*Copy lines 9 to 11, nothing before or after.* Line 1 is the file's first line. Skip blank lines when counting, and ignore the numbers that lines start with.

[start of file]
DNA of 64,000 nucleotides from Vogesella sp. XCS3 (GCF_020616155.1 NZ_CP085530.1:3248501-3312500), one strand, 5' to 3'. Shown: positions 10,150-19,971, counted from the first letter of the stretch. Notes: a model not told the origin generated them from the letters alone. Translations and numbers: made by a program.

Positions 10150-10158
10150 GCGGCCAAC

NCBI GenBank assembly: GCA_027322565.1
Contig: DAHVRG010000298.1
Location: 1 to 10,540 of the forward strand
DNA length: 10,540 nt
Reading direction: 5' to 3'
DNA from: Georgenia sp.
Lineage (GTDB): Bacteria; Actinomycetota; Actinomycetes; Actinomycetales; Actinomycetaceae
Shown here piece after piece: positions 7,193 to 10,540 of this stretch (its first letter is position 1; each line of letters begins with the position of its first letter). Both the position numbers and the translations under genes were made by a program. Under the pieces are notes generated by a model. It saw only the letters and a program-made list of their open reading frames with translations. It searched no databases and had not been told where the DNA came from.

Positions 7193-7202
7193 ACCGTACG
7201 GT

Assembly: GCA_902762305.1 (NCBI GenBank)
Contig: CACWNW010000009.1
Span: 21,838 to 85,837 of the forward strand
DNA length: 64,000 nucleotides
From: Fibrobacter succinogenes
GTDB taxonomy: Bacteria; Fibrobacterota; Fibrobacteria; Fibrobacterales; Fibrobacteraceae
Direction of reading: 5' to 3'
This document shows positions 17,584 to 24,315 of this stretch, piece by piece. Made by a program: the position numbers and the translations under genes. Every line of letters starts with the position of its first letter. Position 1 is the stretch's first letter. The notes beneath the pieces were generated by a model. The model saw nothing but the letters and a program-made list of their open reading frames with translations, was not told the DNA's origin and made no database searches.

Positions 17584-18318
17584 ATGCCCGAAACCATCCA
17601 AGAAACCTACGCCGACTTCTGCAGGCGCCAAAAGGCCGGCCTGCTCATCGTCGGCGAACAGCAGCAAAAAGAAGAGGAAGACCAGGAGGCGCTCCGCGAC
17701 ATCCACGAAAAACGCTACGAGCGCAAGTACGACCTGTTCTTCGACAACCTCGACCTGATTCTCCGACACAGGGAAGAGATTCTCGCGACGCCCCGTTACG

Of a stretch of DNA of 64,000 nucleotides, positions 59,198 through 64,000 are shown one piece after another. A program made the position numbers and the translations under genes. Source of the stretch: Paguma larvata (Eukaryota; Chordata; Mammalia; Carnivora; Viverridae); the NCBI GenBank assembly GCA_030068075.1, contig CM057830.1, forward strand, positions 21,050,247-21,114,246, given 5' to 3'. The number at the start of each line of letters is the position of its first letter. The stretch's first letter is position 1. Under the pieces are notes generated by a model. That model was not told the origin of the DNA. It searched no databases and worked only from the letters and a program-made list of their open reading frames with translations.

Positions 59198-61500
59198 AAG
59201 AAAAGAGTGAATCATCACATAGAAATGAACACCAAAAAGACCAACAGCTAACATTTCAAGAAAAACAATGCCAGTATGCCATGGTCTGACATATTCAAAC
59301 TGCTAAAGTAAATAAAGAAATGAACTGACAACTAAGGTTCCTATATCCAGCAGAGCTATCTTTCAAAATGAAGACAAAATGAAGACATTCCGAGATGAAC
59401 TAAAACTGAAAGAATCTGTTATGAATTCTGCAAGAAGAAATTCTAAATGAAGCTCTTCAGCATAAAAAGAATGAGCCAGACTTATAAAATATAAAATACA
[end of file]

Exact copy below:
DNA from: Georgenia sp.
Lineage (GTDB): Bacteria; Actinomycetota; Actinomycetes; Actinomycetales; Actinomycetaceae
Shown here piece after piece: positions 7,193 to 10,540 of this stretch (its first letter is position 1; each line of letters begins with the position of its first letter). Both the position numbers and the translations under genes were made by a program. Under the pieces are notes generated by a model. It saw only the letters and a program-made list of their open reading frames with translations. It searched no databases and had not been told where the DNA came from.